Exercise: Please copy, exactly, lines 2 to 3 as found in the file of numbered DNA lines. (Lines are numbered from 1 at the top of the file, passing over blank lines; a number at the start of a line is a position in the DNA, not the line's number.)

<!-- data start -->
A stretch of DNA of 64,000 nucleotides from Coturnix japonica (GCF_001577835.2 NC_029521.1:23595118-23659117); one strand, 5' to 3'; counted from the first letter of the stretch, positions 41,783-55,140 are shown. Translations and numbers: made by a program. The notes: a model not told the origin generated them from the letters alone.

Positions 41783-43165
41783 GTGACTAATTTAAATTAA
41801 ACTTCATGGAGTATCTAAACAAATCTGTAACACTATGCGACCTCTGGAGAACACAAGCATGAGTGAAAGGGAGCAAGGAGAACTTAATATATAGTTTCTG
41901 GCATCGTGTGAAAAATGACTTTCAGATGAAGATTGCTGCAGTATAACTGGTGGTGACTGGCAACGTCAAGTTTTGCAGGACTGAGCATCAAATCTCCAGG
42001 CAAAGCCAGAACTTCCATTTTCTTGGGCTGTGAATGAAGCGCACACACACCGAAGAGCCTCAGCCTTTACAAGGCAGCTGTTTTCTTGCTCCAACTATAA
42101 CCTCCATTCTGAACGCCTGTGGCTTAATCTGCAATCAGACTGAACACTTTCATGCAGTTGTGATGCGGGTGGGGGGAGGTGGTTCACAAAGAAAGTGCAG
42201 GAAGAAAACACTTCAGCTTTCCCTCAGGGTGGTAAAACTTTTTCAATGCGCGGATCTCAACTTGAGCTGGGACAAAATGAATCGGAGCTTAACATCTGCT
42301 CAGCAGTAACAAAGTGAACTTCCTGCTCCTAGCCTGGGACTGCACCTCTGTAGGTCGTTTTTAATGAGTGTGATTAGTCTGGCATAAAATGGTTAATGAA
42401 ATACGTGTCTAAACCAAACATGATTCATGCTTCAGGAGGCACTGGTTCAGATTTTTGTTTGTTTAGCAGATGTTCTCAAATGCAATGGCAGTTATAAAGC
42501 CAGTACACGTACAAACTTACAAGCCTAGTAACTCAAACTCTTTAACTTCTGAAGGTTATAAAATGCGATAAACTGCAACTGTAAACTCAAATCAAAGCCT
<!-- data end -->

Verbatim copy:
Positions 41783-43165
41783 GTGACTAATTTAAATTAA